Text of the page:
Two Jewish groups, the Jewish Community Relations Council (JCRC) and the Anti-Defamation League (ADL) asked the Santa Clara County Network for a Hate-Free Community to condemn the MSA’s activity and declare it a “hate speech.” Along with the MSA, the Council on American-Islamic Relations (CAIR) strongly opposed both the ADL and the JCRC’s complaints. A sub-committee formed to investigate the matter discussed the issue, including the circumstances surrounding Israel’s creation in 1948 and the massacres and forced expulsions of the Palestinians at that time. The Network then issued its statement. It said, in part, that “...we decry the tortures and massacres that have taken place in different parts of the world and at different points in history no matter who the perpetrator is or what the motive is. We also stand firmly for the basic human rights of all people and in a special way for refugees. We will do everything possible in our community to promote respect for all people, all cultures, all religions, and to defend the human rights of all.”
Jerusalem Food Festival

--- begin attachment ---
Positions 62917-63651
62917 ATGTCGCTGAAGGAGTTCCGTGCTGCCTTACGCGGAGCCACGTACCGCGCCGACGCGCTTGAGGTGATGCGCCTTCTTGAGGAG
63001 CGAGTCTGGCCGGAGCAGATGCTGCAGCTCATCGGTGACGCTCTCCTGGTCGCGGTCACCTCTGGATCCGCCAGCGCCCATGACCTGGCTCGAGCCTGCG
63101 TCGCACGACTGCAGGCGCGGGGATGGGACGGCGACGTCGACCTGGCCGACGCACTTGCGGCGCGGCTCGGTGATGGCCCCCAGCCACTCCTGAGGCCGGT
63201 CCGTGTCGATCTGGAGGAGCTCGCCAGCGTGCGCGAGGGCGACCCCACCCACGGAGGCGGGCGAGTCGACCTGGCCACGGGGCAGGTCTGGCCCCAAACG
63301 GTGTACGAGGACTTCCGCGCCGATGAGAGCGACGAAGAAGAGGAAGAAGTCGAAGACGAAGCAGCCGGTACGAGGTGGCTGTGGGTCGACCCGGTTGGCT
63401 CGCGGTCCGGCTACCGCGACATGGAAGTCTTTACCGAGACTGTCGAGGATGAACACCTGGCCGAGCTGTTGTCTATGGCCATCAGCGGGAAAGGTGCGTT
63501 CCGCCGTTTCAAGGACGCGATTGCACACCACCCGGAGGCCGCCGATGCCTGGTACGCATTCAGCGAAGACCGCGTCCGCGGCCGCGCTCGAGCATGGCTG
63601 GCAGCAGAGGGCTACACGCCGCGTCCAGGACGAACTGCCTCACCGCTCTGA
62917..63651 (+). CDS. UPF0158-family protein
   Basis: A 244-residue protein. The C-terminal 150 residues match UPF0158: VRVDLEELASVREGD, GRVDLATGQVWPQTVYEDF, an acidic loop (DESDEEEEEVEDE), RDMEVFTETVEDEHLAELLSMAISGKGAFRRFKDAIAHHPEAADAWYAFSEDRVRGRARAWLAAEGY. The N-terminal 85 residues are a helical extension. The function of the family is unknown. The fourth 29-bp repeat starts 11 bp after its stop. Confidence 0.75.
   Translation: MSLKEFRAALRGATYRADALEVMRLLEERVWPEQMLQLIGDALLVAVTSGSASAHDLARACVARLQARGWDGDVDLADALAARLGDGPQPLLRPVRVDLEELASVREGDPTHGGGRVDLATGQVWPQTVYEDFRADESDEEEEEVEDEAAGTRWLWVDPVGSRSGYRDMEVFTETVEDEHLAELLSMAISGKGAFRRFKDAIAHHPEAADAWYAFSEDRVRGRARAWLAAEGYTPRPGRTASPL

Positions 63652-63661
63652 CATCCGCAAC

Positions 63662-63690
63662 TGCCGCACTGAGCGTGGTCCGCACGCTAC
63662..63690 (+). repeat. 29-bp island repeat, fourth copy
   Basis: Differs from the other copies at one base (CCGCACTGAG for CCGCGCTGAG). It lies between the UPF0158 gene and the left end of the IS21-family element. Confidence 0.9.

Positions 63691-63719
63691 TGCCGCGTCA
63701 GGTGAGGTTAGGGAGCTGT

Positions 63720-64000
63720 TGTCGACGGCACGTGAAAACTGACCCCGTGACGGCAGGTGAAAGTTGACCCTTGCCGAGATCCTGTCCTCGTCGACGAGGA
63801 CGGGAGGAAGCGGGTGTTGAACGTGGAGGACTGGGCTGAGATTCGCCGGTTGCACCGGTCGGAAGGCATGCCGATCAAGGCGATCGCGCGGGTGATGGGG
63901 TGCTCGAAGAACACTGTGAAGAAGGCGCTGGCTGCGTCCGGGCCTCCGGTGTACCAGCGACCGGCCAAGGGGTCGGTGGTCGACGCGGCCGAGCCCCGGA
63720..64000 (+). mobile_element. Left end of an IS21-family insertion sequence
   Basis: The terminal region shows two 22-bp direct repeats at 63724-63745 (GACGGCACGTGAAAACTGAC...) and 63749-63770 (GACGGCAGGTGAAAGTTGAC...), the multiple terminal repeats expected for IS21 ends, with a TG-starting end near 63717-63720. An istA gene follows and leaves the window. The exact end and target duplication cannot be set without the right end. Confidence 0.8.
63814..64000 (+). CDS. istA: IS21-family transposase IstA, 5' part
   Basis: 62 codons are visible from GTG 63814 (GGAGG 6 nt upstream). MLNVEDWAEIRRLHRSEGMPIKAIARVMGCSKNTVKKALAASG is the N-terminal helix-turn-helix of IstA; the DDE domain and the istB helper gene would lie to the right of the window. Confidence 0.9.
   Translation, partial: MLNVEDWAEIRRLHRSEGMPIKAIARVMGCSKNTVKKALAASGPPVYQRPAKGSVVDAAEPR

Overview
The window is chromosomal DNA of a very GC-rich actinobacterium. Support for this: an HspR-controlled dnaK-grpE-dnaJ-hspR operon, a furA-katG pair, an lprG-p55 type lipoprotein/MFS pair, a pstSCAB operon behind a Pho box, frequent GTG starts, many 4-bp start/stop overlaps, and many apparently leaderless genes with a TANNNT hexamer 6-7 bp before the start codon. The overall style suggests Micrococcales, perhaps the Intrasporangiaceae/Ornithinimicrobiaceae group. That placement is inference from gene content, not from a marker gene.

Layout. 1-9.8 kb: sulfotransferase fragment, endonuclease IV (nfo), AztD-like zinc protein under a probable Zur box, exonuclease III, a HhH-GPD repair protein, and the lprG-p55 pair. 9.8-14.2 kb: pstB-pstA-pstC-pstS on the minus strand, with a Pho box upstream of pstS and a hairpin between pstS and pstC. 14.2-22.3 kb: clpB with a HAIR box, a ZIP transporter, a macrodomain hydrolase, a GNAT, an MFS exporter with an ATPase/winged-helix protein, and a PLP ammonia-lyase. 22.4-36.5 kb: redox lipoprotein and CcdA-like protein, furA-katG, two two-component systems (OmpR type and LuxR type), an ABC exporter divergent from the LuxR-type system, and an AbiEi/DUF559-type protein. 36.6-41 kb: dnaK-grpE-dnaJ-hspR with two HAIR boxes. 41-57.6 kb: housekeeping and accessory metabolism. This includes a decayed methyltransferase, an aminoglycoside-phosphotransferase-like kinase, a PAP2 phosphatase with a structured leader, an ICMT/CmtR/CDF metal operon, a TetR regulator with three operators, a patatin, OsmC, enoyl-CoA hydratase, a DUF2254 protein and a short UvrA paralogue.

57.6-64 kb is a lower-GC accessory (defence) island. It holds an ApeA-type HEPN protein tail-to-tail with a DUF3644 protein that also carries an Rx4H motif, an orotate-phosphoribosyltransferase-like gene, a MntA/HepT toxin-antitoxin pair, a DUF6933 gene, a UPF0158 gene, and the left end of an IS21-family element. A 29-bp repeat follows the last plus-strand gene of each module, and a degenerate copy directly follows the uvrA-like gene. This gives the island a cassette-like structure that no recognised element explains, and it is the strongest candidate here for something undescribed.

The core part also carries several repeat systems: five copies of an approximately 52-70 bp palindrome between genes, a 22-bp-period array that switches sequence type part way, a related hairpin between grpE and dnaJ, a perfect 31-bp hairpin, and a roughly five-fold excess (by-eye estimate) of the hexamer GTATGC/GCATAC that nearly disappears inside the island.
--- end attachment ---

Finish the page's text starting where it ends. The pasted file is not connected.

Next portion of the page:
St. George Orthodox Church of the Patriarchate of Jerusalem held its 3rd Annual Jerusalem Food Festival Sept. 2 and 3 at the Commodore Sloat School in San Francisco. Some 4,000 people flocked to the outdoor event which featured, along with Middle Eastern cuisine prepared by church members, music, henna painting and a bazaar selling jewelry and artwork. Kan Zaman Photos offered children and adults a chance to pose for souvenir pictures of themselves wearing traditional Middle Eastern clothing inside an authentic Bedouin tent. One popular booth featured videotapes, books, and information about the Christian community in Jerusalem, which has decreased from 31,000 in 1948 to approximately 10,000 today, according to church leaders in the Holy City. Information about the Israeli-Palestinian peace process was also available.
According to Father George Jweinat, St. George’s has a congregation of approximately 1,200 families, primarily of Palestinian-Jordanian descent. For the past several years, the church has held services at St. Francis Episcopalian Church while church members search for an appropriate building to buy. Unfortunately, since real estate in San Francisco is limited and prices are high, to date they have been unsuccessful in this endeavor.
Photojournalist George Azar Speaks at Arab Film Festival
Lebanese-American photojournalist George Azar narrated a showing of his slides of the Middle East at the Fine Arts Theatre in Berkeley on Sept. 10. Some 200 people attended the presentation, which was sponsored by Amnesty International USA and the Arab Film Festival.